# Description of surface, vector calculus

1. Feb 14, 2013

### ohlala191785

1. The problem statement, all variables and given/known data
Consider the surface parameterized by (v cos(u), v sin(u), 45 v cos(u)), where u and v both vary from 0 to 2∏.

2. Relevant equations
(v cos(u), v sin(u), 45 v cos(u))
I think this is supposed to be a vector function? As in r(u,v) = <v cos(u), v sin(u), 45 v cos(u)>.

3. The attempt at a solution
In the x-y plane, this is a circle. x = v cos(u) so z = 45x. This is a slanted plane? So I thought the surface would be an ellipse, since the coefficient of x is 45 and the circle would be very squashed. Does this seem to be part of a cylinder because the cross section of a cylinder, if the plane is slanted, would it be a portion of an elliptical paraboloid? Or could it be a portion of a cone or hyperboloid? One of the answer options is an ellipsoid, but I don't think that's right because when I graphed this on a computer, it showed a flat surface.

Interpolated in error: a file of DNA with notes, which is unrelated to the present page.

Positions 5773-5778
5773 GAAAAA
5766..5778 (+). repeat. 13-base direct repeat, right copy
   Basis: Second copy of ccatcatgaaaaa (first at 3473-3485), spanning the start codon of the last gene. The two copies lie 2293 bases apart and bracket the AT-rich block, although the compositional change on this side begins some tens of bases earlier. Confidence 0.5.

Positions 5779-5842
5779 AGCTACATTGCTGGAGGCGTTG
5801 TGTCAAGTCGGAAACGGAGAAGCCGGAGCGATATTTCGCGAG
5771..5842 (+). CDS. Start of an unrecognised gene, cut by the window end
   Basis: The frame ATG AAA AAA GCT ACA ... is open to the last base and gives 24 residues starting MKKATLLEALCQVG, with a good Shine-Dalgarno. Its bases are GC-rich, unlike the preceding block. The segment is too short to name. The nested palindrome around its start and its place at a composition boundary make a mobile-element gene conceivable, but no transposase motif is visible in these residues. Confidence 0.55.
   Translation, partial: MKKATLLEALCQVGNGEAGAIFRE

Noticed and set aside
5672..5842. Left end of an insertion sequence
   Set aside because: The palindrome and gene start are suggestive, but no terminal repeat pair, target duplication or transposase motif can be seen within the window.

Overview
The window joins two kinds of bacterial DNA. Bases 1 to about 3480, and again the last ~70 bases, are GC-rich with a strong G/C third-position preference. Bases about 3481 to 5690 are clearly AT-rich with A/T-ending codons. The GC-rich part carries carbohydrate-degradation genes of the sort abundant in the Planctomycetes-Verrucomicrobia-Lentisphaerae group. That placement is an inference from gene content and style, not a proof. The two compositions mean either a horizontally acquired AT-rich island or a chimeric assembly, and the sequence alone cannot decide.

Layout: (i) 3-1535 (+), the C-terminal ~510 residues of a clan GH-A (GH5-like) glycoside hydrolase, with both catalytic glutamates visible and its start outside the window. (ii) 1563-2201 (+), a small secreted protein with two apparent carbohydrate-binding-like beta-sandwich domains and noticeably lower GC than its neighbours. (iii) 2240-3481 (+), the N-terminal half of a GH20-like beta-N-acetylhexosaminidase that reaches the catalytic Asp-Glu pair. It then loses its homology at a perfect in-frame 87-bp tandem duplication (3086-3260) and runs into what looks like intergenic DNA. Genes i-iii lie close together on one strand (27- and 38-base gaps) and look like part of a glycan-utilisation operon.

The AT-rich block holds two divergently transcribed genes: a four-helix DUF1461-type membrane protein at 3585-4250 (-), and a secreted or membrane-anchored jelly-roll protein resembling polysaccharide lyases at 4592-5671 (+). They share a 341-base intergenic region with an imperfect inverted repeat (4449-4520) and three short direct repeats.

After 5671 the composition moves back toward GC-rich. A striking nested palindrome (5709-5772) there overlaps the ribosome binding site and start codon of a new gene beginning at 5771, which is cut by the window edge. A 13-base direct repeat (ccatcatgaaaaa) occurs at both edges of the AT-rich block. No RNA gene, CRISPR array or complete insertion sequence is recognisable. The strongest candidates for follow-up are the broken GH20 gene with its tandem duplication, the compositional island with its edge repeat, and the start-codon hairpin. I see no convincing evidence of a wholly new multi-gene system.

There are so many possibilities!

Last edited: Feb 14, 2013
2. Feb 14, 2013

### haruspex

Take v to be fixed, initially. Varying u should give you a curve, and yes, it's an ellipse. Describe the plane the ellipse lies in and where it is centred. Then imagine varying v over its given range.

3. Feb 14, 2013

### LCKurtz

Yes, that's exactly what it is and how you describe a surface.

Yes, that is correct for fixed $v$. Its equation is $x^2+ y^2 = v^2$. But if you let $v$ vary from $0$ to $2\pi$ what do you get?

Yes. And $x$ and $z$ must be on that plane, no matter what $y$ is.
There aren't that many possibilities. You know all the points on the surface must be on the plane $z=45x$ and your computer shows the surface is flat. Don't those agree? If you project the $xy$ "shadow" in the $xy$ plane up onto the slanted plane, what do you get?

4. Feb 17, 2013

### ohlala191785

So the description of the surface just an ellipse? If you project the circle onto the slanted plane, it should look like an ellipse.

5. Feb 17, 2013

### haruspex

I suppose you could describe it as an elliptical disc.

6. Feb 18, 2013

Oh OK.